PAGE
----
To Bee or Not to Bee

“To Bee or Not to Bee”

Honeybee populations have declined worldwide. In the US, the annual mortality rate for honeybees has been double to triple the expected rate each year for about a decade. Scientists estimate that there are now only about one-fourth as many honeybee colonies in the US now as there were 60 years ago. Agricultural pollination, mainly by honeybees, is essential to crop production. Diminished availability of these pollinators endangers agriculture and the food supply.

Colony Collapse Disorder (CCD), a set of symptoms related to a variety of factors, was described in 2006 after beekeepers noticed that honeybees would leave their hives and die elsewhere. Since its identification, researchers all over the world have been trying to save the honeybees...(MORE)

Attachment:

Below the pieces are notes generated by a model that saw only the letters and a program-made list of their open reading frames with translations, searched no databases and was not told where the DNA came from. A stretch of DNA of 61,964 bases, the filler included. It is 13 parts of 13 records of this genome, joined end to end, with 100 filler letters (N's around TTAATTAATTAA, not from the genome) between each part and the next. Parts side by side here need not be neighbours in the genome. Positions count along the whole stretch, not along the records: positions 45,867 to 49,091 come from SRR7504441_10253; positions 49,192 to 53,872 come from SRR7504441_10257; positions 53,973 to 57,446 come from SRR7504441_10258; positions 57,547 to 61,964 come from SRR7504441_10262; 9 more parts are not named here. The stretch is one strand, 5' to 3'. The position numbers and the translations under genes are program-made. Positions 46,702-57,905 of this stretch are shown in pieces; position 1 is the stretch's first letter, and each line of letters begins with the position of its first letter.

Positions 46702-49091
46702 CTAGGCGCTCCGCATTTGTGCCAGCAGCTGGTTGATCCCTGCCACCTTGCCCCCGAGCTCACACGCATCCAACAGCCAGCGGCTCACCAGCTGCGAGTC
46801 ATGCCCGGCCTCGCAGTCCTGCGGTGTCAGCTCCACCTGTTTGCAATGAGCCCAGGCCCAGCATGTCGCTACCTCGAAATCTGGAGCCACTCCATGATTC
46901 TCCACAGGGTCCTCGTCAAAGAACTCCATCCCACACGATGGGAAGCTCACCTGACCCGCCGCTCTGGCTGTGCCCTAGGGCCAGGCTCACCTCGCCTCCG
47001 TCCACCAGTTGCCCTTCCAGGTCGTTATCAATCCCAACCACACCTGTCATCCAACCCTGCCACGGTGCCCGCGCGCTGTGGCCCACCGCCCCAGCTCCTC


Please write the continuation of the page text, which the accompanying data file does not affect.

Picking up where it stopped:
Instructions are available here:


Your essay should address the question associated with one of the five cases:

“Through a Glass Darkly”
“Faith Healers”
“Feel the Burn”
“Heresy or Heritage?”
“To Bee or Not to Bee”

Be sure to indicate clearly which case and question you have selected.

The cases were prepared for the 18th Intercollegiate Ethics Bowl. They are used with the kind permission of the Association for Practical and Professional Ethics, which holds the copyright on them.


Since you’re writing on an ethical question, your essay should concentrate on what should be done ethically rather than what is typical, practical, or consistent with a particular set of religious beliefs.

Ethical reasoning focuses on things like consequences, fairness, and rights. Your essay should address topics like the potential personal and societal effects (or consequences) involved, what would be fair, whether or not people’s rights are being violated.